VOL: 97, ISSUE: 48, PAGE NO: 31
Sally Gooch, MSc, BA, RGN, RHVThe NHS building programme is forcing many trusts to develop revolutionary new schemes. For the first time, buildings could offer technological solutions to problems. Every new hospital has modern technology and better facilities than the older ones.
The NHS building programme is forcing many trusts to develop revolutionary new schemes. For the first time, buildings could offer technological solutions to problems. Every new hospital has modern technology and better facilities than the older ones.
The possibilities being explored are beyond our ken, so ignorant are we of building and electronic design. NHS staff are more likely to be experts in Victorian architecture, 1940s utility ware and 1960s management practices.
Many new hospitals will be built without the involvement of nurses because the pace of developments makes it less possible for them to be involved, even with goodwill. Gone are the days when managers worked out optimal ward sizes, and asked sister what colour the walls should be.
There is consensus on the separation of emergency and elective care, so planned surgery doesn't stop during the winter bed crisis. New services always incorporate the principle that child patients should not be exposed (literally) to adult patients.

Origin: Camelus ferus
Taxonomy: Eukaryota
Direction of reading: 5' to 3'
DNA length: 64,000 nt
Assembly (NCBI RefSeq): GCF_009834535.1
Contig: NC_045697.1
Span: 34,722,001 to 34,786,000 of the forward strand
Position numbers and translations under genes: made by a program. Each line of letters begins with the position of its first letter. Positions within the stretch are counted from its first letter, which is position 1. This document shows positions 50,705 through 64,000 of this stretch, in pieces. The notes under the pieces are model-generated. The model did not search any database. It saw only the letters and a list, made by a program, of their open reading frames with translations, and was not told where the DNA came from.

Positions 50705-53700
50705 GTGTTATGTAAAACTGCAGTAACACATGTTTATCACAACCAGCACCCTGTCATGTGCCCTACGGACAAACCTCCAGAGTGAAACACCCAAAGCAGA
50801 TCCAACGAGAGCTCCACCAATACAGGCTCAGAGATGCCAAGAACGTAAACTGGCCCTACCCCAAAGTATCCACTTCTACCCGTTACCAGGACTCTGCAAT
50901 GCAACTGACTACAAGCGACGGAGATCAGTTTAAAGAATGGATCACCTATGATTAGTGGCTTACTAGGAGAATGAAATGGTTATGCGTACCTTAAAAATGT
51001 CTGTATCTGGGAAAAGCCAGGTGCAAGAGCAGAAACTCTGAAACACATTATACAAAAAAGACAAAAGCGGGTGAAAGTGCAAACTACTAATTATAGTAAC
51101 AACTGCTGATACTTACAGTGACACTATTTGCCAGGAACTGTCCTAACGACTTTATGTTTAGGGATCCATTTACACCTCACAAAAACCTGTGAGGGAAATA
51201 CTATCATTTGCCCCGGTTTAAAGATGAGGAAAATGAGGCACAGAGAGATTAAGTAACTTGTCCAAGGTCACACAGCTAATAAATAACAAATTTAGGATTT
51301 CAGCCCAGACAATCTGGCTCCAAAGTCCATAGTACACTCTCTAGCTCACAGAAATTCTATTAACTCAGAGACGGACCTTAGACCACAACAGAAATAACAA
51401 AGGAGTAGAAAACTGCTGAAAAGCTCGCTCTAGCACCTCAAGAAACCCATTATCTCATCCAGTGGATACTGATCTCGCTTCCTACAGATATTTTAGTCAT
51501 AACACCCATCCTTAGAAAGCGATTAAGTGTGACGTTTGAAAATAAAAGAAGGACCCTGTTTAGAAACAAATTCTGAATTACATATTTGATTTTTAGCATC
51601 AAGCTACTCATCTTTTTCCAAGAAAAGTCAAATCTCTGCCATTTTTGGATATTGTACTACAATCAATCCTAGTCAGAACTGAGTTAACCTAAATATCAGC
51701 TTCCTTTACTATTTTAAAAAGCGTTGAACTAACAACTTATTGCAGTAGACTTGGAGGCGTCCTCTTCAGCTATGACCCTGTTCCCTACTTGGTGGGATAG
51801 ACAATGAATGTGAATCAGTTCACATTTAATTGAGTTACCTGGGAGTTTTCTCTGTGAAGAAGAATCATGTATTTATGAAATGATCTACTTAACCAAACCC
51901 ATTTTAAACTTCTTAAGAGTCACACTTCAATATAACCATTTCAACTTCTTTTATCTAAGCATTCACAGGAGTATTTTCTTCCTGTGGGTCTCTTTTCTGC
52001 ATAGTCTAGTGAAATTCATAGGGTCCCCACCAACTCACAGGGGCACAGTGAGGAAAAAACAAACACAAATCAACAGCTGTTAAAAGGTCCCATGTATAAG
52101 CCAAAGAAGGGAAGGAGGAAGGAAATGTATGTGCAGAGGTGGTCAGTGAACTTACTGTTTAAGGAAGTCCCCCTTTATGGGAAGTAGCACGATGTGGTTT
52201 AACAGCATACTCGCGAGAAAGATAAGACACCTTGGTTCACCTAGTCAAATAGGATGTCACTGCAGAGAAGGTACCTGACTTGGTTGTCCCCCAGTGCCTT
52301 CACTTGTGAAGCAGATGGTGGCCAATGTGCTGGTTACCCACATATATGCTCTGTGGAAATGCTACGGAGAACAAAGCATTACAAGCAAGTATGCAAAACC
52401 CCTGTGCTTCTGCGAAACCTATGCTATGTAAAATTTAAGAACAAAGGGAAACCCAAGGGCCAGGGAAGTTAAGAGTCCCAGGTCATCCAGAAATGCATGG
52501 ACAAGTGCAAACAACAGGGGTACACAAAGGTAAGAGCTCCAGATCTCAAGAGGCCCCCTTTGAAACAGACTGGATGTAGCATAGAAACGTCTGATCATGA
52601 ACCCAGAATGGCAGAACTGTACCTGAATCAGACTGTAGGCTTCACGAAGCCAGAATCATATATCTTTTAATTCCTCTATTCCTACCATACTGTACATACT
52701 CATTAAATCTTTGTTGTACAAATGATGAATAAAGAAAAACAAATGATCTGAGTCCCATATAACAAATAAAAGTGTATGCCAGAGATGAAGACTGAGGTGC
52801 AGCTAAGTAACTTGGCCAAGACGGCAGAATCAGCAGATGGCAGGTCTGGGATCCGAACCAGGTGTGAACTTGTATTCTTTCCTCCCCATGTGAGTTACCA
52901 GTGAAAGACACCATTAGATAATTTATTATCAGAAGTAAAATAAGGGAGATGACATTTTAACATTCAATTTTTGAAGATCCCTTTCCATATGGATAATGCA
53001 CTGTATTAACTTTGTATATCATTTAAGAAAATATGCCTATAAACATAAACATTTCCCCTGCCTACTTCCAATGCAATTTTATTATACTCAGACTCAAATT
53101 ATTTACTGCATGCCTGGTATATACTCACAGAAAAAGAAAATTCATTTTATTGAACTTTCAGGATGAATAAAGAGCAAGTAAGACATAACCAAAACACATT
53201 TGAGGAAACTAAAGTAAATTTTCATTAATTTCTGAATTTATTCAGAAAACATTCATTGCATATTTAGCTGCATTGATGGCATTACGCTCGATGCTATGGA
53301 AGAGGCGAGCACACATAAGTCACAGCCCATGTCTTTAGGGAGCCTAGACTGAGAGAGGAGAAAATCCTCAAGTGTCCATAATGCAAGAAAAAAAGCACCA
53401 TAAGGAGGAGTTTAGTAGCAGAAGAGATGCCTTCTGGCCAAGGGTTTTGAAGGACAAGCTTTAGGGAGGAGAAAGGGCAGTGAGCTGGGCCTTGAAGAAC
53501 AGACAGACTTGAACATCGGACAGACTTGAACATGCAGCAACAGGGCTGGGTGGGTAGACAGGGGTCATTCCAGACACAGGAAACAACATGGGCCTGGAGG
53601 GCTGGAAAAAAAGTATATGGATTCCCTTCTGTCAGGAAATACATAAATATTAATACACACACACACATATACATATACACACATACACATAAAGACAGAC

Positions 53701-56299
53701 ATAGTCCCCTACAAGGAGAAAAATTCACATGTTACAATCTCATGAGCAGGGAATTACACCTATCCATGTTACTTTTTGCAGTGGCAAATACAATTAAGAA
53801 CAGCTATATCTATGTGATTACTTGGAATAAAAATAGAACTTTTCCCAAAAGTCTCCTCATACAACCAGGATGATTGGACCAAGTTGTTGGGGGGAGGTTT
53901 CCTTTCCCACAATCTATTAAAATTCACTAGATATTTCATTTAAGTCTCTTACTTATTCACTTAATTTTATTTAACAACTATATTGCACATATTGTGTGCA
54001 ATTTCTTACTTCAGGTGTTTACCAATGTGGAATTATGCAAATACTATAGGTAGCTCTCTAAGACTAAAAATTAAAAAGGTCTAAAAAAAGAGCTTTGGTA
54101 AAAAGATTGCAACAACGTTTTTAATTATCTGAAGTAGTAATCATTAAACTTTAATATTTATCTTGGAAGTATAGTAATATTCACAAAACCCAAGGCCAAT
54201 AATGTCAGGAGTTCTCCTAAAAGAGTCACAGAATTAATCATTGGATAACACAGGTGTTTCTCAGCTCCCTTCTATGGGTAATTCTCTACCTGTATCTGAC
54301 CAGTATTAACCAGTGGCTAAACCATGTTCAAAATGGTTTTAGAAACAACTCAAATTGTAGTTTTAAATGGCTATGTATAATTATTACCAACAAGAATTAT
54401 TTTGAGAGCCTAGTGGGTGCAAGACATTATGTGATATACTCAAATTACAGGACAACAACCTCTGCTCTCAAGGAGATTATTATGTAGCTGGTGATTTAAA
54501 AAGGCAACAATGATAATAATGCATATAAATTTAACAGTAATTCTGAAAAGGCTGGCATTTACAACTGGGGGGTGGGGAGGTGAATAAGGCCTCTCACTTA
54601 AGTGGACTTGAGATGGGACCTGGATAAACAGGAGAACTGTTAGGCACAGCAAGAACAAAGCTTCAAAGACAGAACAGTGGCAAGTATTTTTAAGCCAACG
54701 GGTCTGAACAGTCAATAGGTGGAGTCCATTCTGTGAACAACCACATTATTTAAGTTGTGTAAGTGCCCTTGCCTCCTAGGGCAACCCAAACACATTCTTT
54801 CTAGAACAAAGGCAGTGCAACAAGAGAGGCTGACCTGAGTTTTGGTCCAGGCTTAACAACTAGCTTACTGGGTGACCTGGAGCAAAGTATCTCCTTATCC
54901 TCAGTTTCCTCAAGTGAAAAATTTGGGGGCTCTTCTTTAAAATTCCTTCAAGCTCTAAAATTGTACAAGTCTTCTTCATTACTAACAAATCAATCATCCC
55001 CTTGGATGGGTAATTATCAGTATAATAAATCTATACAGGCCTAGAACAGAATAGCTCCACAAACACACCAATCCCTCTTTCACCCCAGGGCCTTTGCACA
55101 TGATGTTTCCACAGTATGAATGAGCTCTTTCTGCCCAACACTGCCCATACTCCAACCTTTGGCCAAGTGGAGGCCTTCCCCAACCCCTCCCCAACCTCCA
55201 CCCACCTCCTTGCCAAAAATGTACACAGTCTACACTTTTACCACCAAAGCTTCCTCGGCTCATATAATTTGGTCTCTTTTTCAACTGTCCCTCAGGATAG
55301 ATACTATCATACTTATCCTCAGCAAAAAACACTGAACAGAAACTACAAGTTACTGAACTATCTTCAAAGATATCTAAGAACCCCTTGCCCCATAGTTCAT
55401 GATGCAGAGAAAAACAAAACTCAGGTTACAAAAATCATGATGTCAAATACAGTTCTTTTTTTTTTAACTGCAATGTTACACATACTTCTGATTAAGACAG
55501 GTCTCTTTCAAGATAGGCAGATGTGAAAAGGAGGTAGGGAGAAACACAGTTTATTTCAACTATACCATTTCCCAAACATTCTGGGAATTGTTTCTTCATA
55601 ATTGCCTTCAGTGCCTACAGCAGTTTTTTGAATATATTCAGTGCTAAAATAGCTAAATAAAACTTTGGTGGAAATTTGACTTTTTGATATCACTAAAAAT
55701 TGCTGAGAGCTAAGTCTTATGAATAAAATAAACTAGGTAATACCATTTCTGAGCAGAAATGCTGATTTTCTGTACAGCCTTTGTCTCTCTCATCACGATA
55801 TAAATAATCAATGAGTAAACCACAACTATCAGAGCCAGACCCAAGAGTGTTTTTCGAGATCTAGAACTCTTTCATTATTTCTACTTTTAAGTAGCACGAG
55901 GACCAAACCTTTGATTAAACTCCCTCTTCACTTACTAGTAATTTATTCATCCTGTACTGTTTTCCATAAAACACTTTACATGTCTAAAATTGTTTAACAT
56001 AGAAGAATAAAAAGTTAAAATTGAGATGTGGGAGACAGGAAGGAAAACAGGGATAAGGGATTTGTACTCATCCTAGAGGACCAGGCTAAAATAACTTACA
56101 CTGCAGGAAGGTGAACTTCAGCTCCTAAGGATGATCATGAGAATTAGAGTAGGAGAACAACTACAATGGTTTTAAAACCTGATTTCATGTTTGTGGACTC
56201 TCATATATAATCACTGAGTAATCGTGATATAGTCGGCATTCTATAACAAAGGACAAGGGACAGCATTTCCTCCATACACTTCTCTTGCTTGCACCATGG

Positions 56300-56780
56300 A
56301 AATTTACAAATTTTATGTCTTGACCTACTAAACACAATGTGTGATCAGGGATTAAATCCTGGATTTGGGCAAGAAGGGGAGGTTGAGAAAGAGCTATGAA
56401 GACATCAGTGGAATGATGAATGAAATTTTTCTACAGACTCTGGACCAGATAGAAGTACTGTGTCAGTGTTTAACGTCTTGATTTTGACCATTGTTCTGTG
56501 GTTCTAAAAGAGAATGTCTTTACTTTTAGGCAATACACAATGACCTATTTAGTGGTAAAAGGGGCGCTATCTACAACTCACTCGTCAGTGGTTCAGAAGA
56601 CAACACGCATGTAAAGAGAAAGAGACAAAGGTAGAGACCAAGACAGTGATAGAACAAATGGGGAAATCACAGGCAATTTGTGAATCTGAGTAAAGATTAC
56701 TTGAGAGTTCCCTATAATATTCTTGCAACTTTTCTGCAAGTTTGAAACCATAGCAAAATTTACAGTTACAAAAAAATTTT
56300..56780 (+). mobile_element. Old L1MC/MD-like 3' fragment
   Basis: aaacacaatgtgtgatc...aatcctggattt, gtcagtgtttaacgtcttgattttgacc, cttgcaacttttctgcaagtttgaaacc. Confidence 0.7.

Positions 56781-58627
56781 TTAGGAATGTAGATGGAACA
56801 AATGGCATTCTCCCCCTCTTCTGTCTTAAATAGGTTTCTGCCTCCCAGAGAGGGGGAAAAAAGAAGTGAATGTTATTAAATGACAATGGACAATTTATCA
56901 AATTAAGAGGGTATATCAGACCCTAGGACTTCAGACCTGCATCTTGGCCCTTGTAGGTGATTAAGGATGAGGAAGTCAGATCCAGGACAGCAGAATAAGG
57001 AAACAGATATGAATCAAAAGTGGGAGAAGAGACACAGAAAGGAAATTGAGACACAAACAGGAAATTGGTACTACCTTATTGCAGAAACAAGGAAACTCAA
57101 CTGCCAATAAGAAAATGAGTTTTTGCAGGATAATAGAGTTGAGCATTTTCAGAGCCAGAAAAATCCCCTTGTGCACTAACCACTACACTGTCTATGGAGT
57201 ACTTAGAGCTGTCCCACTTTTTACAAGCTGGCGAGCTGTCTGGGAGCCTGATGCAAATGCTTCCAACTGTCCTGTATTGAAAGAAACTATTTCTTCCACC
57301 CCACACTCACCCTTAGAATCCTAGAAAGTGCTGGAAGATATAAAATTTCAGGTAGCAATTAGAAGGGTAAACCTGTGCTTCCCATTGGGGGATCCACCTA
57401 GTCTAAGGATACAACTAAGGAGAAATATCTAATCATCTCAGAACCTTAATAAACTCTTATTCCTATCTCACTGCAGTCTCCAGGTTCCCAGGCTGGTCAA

The elimination of mixed-sex wards means there is more chance of getting enough bathrooms on a ward. But are nurses adapting the way they work?
Several health professions, including nursing, have dived down the sub-specialisation path, but how will they adapt as advances in science and technology fudge some of the specialty divisions? It is all very well being a specialised gynaecology nurse caring for those really sick women with carcinomas, but what if your 24-bed gynaecology ward gets divided between serving as a day case unit, and caring for inpatients on a 42-bed floor that combines urology and various other pelvic diseases?
As practically all ear, nose and throat patients will go through diagnostic and treatment centres within 23 hours in future, how will the ENT nurse skilled in intensive postoperative treatment feel about throwing in her lot with the head-and-neck reconstructionists from the plastic surgery unit?
It is hard to argue against the logic of many changes that benefit patients. What is a worry is that almost no one in nursing is dealing with these conundrums.
Universities are still implementing Fitness for Practice and Purpose (UKCC, 1999), and blanch at the thought of producing another new product. New workforce development confederations are reeling at politicians' demands that there must be cardiac surgery factories that will need skilled workforces of several hundred new people within four years.
Why isn't there a clamour from nurses demanding to help shape ideas, designs and future staffing plans? Isn't modernising too mellow to miss?